On January 22 and February 18, 1982 O'Neill informed defendant that as a result of the audit additional taxes of $25,000 were owed to the IRS. On February 17 Martin filed a complaint with the IRS's problem resolution office in Jacksonville, Florida, charging O'Neill with harassing and threatening Martin and his employees, frequently missing appointments with Martin, failing to return Martin's files, and arriving for one audit under the influence of drugs. The government showed at trial that these allegations were false.

12

A jury convicted Martin on all counts.

II. Counts I and II

13

Counts I and II charged Martin with aiding and abetting, by reference to 18 U.S.C. Sec. 2. That statute "does not establish a separate crime of aiding and abetting," U.S. v. Pearson, 667 F.2d 12, 13 (5th Cir.1982) (en banc), but rather an alternative charge that permits one to be found guilty as a principal for aiding or procuring someone else to commit the offense. It allows a jury to find one guilty of an offense even though he did not commit all the acts constituting the elements of the substantive crime aided.

14

Aiding and abetting need not be specifically alleged in the indictment; assuming the evidence supports it, the accused can be convicted of aiding and abetting so long as the jury is instructed on it. U.S. v. Griffin, 705 F.2d 434, 436 (11th Cir.1983). One must, however, aid or abet or procure someone else to commit a substantive offense. U.S. v. Masson, 582 F.2d 961, 963 (5th Cir.1978). One cannot aid or abet himself.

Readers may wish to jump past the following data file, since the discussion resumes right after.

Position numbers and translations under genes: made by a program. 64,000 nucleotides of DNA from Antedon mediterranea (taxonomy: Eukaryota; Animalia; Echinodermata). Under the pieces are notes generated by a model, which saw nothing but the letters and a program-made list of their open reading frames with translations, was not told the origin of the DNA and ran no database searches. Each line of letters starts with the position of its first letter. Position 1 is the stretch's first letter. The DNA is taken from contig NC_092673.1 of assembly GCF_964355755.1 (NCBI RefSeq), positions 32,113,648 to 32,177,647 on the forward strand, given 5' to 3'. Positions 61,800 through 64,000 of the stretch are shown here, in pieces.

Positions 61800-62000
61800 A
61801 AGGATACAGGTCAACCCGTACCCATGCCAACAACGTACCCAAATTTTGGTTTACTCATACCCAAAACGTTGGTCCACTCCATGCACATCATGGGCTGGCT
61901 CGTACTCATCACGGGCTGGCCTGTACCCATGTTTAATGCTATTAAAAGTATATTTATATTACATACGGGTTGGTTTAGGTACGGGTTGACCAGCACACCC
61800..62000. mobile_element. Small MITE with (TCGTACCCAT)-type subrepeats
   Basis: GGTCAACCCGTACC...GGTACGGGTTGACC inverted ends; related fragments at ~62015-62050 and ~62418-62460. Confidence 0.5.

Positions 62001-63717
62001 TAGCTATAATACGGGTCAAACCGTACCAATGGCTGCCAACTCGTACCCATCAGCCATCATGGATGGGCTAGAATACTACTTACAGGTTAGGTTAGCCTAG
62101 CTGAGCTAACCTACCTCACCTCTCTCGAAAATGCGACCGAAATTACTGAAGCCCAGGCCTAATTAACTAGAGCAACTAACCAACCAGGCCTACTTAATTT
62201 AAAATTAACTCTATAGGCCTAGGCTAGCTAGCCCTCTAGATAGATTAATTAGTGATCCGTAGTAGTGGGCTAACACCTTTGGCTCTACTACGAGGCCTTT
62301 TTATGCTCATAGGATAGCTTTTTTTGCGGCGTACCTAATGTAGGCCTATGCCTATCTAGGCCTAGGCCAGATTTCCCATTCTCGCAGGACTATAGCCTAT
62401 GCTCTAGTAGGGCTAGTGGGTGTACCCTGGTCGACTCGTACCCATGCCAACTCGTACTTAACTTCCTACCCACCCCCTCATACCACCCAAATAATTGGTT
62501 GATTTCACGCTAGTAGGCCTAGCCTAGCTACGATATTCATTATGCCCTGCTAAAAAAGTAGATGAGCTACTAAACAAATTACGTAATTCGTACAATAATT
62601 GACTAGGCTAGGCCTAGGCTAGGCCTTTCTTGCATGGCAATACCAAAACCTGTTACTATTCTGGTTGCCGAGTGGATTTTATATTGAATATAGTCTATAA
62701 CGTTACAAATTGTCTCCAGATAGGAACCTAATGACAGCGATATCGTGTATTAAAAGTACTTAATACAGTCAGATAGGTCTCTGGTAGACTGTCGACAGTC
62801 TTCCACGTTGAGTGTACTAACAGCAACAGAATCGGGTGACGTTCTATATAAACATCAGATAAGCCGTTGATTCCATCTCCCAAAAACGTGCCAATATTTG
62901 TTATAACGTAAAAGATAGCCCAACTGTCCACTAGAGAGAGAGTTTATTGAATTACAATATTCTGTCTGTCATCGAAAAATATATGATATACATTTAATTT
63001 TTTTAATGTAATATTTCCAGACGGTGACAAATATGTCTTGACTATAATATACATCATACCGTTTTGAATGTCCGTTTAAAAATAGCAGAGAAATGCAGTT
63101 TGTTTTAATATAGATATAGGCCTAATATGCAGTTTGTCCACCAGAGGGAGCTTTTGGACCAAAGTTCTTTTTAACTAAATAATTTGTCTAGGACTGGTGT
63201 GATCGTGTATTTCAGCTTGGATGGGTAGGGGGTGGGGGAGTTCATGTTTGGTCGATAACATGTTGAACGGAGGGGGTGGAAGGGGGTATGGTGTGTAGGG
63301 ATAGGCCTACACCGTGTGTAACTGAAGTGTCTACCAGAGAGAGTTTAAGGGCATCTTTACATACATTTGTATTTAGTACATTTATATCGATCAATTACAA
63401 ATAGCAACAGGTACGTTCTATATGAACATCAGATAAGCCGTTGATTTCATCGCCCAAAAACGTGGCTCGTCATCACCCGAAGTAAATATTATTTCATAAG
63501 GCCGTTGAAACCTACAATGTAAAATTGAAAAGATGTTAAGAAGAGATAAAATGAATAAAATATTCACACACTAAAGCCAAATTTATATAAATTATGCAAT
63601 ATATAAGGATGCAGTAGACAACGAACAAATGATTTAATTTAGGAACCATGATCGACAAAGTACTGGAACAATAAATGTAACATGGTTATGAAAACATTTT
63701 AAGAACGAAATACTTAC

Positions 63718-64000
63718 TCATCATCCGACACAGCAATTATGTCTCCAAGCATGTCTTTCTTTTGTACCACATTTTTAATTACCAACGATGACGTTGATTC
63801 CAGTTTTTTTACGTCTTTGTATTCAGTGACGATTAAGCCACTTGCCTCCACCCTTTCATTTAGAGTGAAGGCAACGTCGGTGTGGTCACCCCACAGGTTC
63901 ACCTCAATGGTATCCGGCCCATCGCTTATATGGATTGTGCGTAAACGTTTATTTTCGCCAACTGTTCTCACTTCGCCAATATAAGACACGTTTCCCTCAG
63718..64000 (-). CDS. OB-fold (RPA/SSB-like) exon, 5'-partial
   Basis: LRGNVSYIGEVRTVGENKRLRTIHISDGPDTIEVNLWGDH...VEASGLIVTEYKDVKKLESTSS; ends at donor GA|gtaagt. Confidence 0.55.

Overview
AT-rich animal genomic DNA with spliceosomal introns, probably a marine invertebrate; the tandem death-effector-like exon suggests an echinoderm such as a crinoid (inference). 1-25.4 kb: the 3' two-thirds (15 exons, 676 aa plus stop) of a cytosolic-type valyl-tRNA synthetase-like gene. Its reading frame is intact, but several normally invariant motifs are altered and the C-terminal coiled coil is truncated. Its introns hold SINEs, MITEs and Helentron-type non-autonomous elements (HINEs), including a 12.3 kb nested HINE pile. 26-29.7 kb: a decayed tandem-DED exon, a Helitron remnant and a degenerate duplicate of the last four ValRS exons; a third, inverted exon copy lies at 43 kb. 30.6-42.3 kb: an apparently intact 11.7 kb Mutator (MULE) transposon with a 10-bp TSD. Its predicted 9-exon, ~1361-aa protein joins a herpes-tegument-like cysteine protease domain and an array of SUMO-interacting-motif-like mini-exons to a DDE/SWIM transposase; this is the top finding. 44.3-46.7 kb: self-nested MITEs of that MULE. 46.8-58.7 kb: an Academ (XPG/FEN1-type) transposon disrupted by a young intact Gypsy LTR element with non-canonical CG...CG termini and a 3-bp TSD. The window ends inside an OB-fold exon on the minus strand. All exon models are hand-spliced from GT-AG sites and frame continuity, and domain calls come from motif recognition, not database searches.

15

The difficulties in this case with counts I and II arise from the presence of several factors: the affirmative inclusion of aiding and abetting in these two counts, though it was not required to be alleged, the failure to charge any person other than Martin of a principal offense, and the giving of a jury instruction on aiding and abetting "other persons" when under the evidence no person other than Martin committed a principal offense.

16

Taking count I as an example, the only principal offense charged is attempt to possess with intent to distribute. The only person charged with committing that offense is Martin. The indictment can be read, therefore, as charging an offense not known to the law, i.e., Martin's aiding and abetting himself.

17

Alternatively the indictment can be read as intending to charge Martin with aiding or abetting someone else who committed a principal offense. But it is silent on what that principal offense is alleged to be and on the existence of a principal actor.

18

Before trial Martin moved to dismiss the indictment on the ground that counts I, II and III did not state facts sufficient to constitute an offense and that counts I and II were duplicitous. The motion was denied. The denial is not necessarily reversible error; defects in an indictment can be harmless or can be cured by instructions to the jury. Ford v. U.S., 273 U.S. 593, 602, 47 S.Ct. 531, 534, 71 L.Ed. 793 (1927). At trial Martin moved for judgment of acquittal, and he filed post-verdict motions as well.

19

Martin could hardly have been prejudiced by inability to prepare a defense insofar as developing evidence was concerned. As the evidence came out at trial, the only actors other than Martin were Grist and, to a nominal extent, Norwood. Their testimony was relevant to the validly alleged substantive charge of attempt committed by Martin himself and both testified.

20

The deficiencies in the indictment were, however, inextricably entangled in the presentation of the case to the jury. With respect to culpability based upon agency, the jury was instructed:

21

The guilt of an accused in a criminal case may be established without proof that he personally did every act constituting the offense alleged. The law recognizes that, ordinarily, anything a person can do for himself may also be accomplished by him through direction of another person as his agent, or by acting in concert with, or under the direction of, another person or persons in a joint effort or enterprise.

22

Immediately thereafter it was instructed on aiding and abetting and joint participation. First, the court read 18 U.S.C. Sec. 2. Thereafter it said:

23